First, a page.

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### Homework, 6th edition, 15.35

Posted: Mon Mar 11, 2019 10:32 pm
Hi, I was wondering how I would use the second-order reaction (after I found k by using the half-life equation)?

### Re: Homework, 6th edition, 15.35

Posted: Tue Mar 12, 2019 12:02 am
You are given the [A]0 and you have k, from solving the half-life equation. You are trying to find time and you actually are given [A] as well. For example, in part a) you want to find how long it takes to decrease to one-sixteenth of the original which is [A] and you can figure that out by multiplying 1/16 by the [A]0 to give you [A]. Now you plug everything in to solve for t.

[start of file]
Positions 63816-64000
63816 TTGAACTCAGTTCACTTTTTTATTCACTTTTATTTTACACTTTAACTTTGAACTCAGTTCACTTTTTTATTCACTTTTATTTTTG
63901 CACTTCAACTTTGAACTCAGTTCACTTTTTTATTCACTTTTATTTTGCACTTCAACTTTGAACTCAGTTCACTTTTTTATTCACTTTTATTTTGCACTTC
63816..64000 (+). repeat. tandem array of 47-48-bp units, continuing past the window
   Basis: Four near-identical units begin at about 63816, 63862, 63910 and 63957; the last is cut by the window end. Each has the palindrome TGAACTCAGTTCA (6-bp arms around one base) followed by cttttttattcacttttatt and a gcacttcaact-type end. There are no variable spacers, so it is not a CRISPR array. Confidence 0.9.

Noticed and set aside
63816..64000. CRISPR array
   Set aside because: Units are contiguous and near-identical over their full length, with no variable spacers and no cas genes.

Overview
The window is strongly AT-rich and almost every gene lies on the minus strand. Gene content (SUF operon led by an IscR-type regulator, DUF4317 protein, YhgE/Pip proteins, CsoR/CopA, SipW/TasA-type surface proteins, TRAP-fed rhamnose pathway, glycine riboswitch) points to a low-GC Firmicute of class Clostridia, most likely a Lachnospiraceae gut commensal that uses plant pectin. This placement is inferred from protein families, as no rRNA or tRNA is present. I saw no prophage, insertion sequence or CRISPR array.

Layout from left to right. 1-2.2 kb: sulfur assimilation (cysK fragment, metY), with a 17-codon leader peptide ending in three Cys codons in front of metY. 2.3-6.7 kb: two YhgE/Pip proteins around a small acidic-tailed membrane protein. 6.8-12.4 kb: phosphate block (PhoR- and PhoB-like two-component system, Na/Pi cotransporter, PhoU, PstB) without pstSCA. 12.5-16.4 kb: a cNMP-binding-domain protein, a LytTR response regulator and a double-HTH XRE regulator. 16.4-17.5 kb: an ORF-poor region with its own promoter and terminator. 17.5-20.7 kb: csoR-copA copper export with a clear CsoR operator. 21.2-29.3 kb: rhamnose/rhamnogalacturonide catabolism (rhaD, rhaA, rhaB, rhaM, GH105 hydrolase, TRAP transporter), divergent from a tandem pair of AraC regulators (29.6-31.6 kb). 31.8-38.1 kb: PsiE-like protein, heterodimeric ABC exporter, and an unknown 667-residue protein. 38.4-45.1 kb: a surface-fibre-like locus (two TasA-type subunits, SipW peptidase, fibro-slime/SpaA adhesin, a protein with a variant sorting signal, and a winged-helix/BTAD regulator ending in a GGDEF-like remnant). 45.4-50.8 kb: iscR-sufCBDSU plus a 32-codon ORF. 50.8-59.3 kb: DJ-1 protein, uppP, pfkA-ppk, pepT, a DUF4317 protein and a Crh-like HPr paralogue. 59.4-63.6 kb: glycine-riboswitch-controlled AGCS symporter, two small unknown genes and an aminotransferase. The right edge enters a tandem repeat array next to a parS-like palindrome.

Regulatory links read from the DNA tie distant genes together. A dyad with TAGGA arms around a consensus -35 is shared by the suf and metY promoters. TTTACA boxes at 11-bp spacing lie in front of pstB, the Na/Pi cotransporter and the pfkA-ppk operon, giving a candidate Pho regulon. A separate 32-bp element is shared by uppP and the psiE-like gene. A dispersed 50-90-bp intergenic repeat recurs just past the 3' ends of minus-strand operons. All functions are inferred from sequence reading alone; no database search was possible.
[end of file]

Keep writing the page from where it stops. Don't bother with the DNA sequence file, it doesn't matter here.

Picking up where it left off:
### Re: Homework, 6th edition, 15.35

Posted: Tue Mar 12, 2019 12:04 am
Use the formula t1/2= [A]/2k to solve for k, then modify the formula for the other proportions.
eg.
t1/16= 15[A]/16k
t1/4= 3[A]/4k
etc

### Re: Homework, 6th edition, 15.35

Posted: Tue Mar 12, 2019 12:46 am
You know the half-life equation for a second-order reaction is: t1/2 = 1 / k [A]o

Therefore, after finding k, you can use the integrated rate law 1/[A] = kt + 1/[A]o for a second-order reaction to find t.